My Lords, I thank my noble friend Lord Greaves for initiating this debate and declare my interest as a board member of the Countryside Alliance, a member of the National Farmers' Union and a partner in a family farm. It is intriguing that the European Commission communication on the future of the CAP has been published while your Lordships have been speaking today.
The CAP began more than 50 years ago. It was set up to increase agricultural productivity by promoting technical progress, to ensure a fair standard of living for the agricultural community, to stabilise markets and to ensure the availability of supplies at reasonable prices to consumers. While the CAP has undergone substantial and radical reform since its creation, the founding principles are as relevant today, and will be in the future, as they were 50 years ago.
Farming is undeniably important to the British economy. It utilises three-quarters of the land area of the UK, employs 500,000 people and in 2009 contributed approximately £6.2 billion to the UK economy. New challenges facing the agricultural sector, such as food security, climate change and the ever increasing need for energy, are likely to be even greater in future. It is estimated that farmers worldwide will have to produce more food in the next 50 years than they have in the past 10,000 years. Goodness knows what we were hunting then, but it is a sobering thought.
British farmers are capable of playing an important role in meeting this demand and increasing agricultural exports. They will also need to ensure that domestic food supply is secure and that they can continue to deliver affordable produce to consumers. The CAP remains important in aiding farmers to meet these new challenges and is valued by farmers. A recent survey of NFU members showed that 90 per cent of respondents indicated support for retaining a common EU agricultural policy, with 88 per cent indicating that the CAP was important to their business.
Over the past 50 years, the application of science to the production of food has enabled farmers to feed rapidly growing populations and it will be crucial to increasing future food yields and enhancing environmental protection. I take this opportunity to recognise the excellent review on agricultural research and development undertaken by my noble friend Lord Taylor of Holbeach. It is important to remember that, while funding for scientific advancement is needed for farmers to meet future challenges, British farmers are already expected both to produce food to some of the highest standards in the world and to maintain the landscape for which Britain is famous. Our farmers have had more regulations imposed on them than non-EU producers. If we want high-quality food and we also want farmers to maintain the countryside and biodiversity and meet the challenges of climate change, energy supply and food security, we will need to back them.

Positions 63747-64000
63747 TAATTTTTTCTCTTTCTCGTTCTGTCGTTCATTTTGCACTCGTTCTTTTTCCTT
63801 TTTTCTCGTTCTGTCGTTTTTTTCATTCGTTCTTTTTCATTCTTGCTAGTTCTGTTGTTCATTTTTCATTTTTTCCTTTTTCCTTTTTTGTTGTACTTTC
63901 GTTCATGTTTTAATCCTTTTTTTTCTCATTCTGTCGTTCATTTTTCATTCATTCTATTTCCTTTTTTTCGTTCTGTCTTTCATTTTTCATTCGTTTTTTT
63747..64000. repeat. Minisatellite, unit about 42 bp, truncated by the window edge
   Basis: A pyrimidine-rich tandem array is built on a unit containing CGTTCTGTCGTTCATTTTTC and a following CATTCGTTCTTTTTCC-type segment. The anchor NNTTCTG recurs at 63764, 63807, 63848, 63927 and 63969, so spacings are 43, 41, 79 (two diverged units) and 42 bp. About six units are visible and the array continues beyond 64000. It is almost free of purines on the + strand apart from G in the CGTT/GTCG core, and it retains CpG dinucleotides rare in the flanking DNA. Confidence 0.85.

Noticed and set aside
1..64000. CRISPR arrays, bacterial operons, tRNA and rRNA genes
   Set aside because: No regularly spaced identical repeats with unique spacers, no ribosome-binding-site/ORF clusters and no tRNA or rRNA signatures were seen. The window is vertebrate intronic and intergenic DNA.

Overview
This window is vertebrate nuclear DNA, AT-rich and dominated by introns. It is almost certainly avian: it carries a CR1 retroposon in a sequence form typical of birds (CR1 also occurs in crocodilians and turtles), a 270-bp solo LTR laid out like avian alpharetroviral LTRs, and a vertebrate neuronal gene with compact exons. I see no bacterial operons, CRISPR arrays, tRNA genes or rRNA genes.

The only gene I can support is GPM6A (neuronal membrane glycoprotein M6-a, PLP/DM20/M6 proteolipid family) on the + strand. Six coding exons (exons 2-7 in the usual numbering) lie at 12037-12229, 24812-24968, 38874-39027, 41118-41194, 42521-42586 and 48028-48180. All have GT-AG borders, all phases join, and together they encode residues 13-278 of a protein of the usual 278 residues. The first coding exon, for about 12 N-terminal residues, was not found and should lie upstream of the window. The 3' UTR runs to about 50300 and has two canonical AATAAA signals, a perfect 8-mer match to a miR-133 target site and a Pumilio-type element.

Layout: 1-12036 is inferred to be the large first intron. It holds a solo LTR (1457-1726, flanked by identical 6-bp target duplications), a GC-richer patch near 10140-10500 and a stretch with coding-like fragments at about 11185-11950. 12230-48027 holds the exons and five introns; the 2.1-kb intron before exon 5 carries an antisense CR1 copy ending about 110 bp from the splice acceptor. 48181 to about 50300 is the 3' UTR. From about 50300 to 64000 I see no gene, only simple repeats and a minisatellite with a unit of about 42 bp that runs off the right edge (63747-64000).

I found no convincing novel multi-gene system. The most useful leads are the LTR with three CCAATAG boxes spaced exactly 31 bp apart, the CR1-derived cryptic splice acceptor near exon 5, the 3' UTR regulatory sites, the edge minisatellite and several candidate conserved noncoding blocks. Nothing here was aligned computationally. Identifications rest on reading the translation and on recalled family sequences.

While we all aspire for farmers in the future to be less dependent on public support, we must not forget that the single farm payment is often a lifeline. It is crucial that the CAP retains this element of support. I was therefore concerned that early analysis of this report, in particular from the National Farmers' Union, suggested that the proposals announced today could create a more complicated, less market-oriented and less common agricultural policy.
We should remember that in the forthcoming negotiations we in Britain need to secure a common policy, where agriculture remains at the heart of any changes, with farmers across the member states competing on a level playing field. British farmers already comply with many regulations and reforms, which ensure that we have the highest animal welfare standards and environmental benefits in Europe. The CAP should be a mechanism to help farmers to prosper in the world market; it should not hinder them. I am confident that, with a fair policy, British farmers will rise to the challenge and meet the many demands that we place on them.